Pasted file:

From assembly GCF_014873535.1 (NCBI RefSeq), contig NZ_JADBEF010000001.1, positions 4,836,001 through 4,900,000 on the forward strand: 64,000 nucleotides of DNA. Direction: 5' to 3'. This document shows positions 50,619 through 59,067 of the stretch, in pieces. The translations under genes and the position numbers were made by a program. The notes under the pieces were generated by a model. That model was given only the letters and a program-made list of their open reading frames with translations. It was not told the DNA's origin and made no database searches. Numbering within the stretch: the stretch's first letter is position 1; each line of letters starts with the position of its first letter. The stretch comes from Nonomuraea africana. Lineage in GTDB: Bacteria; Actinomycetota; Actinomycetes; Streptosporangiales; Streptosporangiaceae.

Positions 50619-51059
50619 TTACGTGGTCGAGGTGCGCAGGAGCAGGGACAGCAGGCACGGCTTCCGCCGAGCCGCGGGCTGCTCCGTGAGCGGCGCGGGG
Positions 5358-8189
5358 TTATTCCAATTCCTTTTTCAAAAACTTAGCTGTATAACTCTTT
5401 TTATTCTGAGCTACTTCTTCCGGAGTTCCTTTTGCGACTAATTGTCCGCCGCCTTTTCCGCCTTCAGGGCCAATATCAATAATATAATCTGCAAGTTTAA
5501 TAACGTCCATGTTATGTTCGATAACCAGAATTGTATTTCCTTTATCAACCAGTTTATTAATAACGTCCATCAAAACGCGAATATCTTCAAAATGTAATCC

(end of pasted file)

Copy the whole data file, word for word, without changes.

From assembly GCF_014873535.1 (NCBI RefSeq), contig NZ_JADBEF010000001.1, positions 4,836,001 through 4,900,000 on the forward strand: 64,000 nucleotides of DNA. Direction: 5' to 3'. This document shows positions 50,619 through 59,067 of the stretch, in pieces. The translations under genes and the position numbers were made by a program. The notes under the pieces were generated by a model. That model was given only the letters and a program-made list of their open reading frames with translations. It was not told the DNA's origin and made no database searches. Numbering within the stretch: the stretch's first letter is position 1; each line of letters starts with the position of its first letter. The stretch comes from Nonomuraea africana. Lineage in GTDB: Bacteria; Actinomycetota; Actinomycetes; Streptosporangiales; Streptosporangiaceae.

Positions 50619-51059
50619 TTACGTGGTCGAGGTGCGCAGGAGCAGGGACAGCAGGCACGGCTTCCGCCGAGCCGCGGGCTGCTCCGTGAGCGGCGCGGGG
Positions 5358-8189
5358 TTATTCCAATTCCTTTTTCAAAAACTTAGCTGTATAACTCTTT
5401 TTATTCTGAGCTACTTCTTCCGGAGTTCCTTTTGCGACTAATTGTCCGCCGCCTTTTCCGCCTTCAGGGCCAATATCAATAATATAATCTGCAAGTTTAA
5501 TAACGTCCATGTTATGTTCGATAACCAGAATTGTATTTCCTTTATCAACCAGTTTATTAATAACGTCCATCAAAACGCGAATATCTTCAAAATGTAATCC